The rolled shape 2 as it comes from-the rolling mill has irregular ends 4. These ends are sheared off, the right-hand end being shown as sheared off along the line 5. Skelps such as shown at 6 in Figure- 2 are then successively sheared off from the shape 2 by successive shearings along the lines I, 8, 9, etc., until the desired number of skelps has been formed or until the shape has been used up. The direction of the slag fibers in the skelps 6 is indicated by the arrow in Figure 2. Contrary to standard practice, the slag fibers extend transversely of the skelp instead of longitudinally.
The width of the shape 2, and consequently the length of each skelp 6, is necessarily limited by the size of the rolling mill, and it may be desirable to form sections of pipe of greater length than the width of the shape 2. To this end two or more of the skelps 6 are joined together end to end, as by welding I 0, as shown in Figure 3. This step enables the formation of a composite skelp of any desired length and having the fibers extending transversely thereof, as shown by the arrows in Figure. 3.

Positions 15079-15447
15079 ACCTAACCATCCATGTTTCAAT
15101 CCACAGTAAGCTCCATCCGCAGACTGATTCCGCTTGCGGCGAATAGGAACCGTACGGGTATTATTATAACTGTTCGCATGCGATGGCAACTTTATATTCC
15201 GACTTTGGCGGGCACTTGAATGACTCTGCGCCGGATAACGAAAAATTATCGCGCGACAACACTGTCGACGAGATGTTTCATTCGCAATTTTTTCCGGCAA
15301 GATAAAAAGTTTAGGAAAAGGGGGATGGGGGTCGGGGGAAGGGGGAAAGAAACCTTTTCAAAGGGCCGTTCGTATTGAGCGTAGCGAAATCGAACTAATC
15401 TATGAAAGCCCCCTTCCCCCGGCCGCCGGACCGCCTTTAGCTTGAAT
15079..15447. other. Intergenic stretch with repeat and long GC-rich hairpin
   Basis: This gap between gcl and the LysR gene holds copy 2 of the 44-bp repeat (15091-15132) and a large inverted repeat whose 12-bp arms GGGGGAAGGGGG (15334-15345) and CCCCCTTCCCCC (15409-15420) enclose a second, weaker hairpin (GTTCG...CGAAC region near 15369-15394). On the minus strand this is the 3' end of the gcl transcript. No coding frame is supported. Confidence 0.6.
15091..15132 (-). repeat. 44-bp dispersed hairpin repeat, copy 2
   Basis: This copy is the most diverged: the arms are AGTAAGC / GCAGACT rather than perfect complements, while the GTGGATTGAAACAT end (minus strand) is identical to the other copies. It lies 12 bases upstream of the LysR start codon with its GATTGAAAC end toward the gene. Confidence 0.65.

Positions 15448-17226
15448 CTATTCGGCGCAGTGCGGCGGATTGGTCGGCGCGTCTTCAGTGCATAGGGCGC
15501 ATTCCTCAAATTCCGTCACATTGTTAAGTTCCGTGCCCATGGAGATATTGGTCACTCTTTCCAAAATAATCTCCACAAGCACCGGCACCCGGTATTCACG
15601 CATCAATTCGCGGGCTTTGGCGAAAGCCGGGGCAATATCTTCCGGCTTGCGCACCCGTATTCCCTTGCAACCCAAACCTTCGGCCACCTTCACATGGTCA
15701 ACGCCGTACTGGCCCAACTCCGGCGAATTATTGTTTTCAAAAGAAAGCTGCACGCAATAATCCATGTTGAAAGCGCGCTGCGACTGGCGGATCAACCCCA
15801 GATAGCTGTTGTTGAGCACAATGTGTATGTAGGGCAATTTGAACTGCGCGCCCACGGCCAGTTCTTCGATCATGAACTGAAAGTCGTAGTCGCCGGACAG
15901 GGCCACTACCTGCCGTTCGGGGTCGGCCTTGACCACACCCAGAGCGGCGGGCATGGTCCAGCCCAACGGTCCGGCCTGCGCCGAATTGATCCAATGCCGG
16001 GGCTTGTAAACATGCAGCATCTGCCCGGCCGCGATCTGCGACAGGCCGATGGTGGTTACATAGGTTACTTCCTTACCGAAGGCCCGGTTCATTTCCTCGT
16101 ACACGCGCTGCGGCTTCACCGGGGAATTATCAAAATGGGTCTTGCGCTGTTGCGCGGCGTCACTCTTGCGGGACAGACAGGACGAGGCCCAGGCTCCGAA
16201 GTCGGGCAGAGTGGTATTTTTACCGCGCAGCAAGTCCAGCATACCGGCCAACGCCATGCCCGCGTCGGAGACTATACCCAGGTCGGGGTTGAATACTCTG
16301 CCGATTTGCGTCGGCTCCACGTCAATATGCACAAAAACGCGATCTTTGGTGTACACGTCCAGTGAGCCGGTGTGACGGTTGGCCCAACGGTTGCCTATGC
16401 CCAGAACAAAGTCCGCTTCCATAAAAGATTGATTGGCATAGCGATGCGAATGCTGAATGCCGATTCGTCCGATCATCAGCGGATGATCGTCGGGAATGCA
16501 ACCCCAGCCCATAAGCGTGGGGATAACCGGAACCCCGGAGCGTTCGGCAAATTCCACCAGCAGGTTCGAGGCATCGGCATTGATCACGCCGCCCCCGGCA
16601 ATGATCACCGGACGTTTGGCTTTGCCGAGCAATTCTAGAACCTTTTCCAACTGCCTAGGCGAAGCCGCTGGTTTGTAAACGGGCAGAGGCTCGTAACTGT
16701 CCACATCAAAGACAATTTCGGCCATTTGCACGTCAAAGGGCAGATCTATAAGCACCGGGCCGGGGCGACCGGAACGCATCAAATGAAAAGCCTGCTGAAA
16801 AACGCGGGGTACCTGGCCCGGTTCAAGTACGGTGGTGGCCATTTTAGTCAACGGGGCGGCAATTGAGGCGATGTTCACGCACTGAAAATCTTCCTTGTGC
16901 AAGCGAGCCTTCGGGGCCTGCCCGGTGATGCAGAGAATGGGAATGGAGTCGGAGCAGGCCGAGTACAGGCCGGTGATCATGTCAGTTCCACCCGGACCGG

- The skelp, whether a single skelp as shown in Figure 2 or a composite skelp as shown in Figure 3, .is then .formed into pipe in well known 'manner, such, for example, as by the lap-weld or butt-weld process. The pipe will have the slag fibers extending at an angle to the length thereof and preferably substantially circumferentially. This adapts the pipe for certain particular uses, especially deformation in the radial direction such as expanding. Radial deformation imparts greater stress to the metal circumferentially of the pipe than longitudinally thereof, and, as the slag fibers extend more or less circumferentially, the pipe is stronger in the circumferential direction than if formed in accord- I ance with standard practice with the slag fibers 'tion of the arrows, that is to say, generally circumferentially. The extremity I! of the pipe is shown as being expanded in a radial direction which somewhat elongates the slag fibers longitudinally of the fibers. When the slag fibers extend generally in the direction of the length of the pipe, expanding of the pipe does not have any appreciable tendency to elongate the fibers longitudinally thereof, but tends, rather, to split the pipe along planes generally parallel to the.